Michelle’s Corner 10.19.20
When Past is Prologue
When I was studying for my MS in Science Education–yes, I was going to be a teacher, sort of–there was a philosophy that many of us thought really helped us figure out how to help our students learn. It was called Constructivism.
Simply put–without all the educational jargon–when we come upon new information, we use what we already know (or think we know) to understand that new information. We aren’t “clean slates” but rather a tower of Legos, built up over time, ready for the next brick to be placed on top of what we’ve already learned and experienced.
What does this have to do with ShelterCare?
We at ShelterCare follow a similar philosophy called “Trauma-Informed Care” for our consumers. We believe that each and every one of the individuals who come for support and assistance has a story that has shaped their lives with both good experiences and bad. Our therapists, case managers, and peer support specialists create plans that are based upon unique individual needs rather than a cookie-cutter, one-size-fits-all approach.
Being an agency that subscribes to Trauma-Informed Care is more than how we approach our consumers. It must also be part of our organizational culture for our employees and community partners.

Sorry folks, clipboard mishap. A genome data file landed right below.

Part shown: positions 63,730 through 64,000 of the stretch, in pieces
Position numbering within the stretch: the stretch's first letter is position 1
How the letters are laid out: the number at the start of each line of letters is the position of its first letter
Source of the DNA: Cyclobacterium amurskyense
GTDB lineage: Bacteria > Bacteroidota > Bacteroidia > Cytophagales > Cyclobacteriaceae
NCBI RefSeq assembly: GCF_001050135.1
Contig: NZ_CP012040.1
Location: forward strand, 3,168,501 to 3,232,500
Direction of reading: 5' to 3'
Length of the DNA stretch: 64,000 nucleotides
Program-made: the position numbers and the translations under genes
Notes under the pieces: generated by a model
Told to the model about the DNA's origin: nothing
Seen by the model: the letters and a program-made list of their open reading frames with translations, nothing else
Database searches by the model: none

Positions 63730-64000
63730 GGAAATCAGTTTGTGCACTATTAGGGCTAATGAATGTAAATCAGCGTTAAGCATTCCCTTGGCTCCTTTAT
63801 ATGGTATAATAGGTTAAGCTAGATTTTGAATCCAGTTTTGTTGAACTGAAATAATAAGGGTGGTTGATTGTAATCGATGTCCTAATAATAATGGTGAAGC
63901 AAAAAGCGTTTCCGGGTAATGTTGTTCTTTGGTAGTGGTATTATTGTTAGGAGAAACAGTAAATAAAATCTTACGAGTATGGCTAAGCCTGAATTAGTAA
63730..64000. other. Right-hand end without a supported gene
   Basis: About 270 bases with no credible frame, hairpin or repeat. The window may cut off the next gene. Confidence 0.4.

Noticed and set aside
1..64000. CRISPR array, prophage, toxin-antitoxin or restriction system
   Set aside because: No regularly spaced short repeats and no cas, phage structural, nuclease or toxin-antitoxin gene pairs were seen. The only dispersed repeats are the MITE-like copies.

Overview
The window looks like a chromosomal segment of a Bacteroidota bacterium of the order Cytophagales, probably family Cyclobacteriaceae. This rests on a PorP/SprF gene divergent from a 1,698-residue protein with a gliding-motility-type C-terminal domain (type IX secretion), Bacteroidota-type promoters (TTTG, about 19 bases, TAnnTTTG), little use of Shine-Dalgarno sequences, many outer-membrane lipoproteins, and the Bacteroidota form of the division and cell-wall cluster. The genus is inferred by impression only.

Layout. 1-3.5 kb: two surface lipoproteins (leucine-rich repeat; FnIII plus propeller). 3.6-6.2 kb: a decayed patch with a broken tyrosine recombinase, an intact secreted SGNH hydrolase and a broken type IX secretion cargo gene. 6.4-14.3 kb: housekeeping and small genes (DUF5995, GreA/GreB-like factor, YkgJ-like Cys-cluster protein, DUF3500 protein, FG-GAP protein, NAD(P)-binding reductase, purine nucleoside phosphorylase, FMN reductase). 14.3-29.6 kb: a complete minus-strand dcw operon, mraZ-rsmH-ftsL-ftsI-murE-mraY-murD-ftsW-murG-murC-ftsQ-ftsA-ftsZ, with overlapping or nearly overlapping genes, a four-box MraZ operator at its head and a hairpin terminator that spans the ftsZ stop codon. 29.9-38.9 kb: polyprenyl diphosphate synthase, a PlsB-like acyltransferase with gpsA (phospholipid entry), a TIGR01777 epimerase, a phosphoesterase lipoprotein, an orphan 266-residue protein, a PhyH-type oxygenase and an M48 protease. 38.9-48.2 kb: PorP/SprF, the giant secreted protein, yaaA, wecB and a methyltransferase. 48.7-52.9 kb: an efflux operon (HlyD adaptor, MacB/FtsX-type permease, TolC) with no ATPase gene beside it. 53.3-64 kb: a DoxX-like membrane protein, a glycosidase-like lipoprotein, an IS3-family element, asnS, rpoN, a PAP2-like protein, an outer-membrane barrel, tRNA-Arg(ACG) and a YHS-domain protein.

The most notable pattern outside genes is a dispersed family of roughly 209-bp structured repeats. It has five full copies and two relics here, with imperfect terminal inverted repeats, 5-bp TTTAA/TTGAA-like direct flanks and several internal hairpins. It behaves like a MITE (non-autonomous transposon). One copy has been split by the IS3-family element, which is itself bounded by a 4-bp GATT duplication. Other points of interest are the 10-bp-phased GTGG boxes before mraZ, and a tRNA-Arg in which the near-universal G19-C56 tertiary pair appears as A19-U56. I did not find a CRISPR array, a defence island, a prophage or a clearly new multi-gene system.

There are four main steps a company must take to adopt a trauma-informed culture:
- Building awareness and generating buy-in for a trauma-informed approach with all staff and board members;
- Supporting a culture of staff wellness (both mental and physical);
- Hiring a workforce that embodies the values of trauma-informed care with diversity and inclusion; and
- Creating a safe physical, social and emotional environment.
Adopting an organizational culture like this is an ongoing process that requires constant communication and making adjustments as we learn about ourselves, our consumers and our community. It’s not easy but worth the effort so that all of our employees and clients feel valued for what they bring to our agency each and every day.
ShelterCare is striving towards this culture, and we have work to do. I don’t believe that there will ever be a time when there won’t be an opportunity for us to do better, but I am proud to be part of a team with this philosophy which is also supported by our leadership.
For more information on Trauma-Informed Care there are many resources available, but for this blog I reference the Trauma-Informed Care Implementation Resource Center at www.traumainformedcare.chcs.org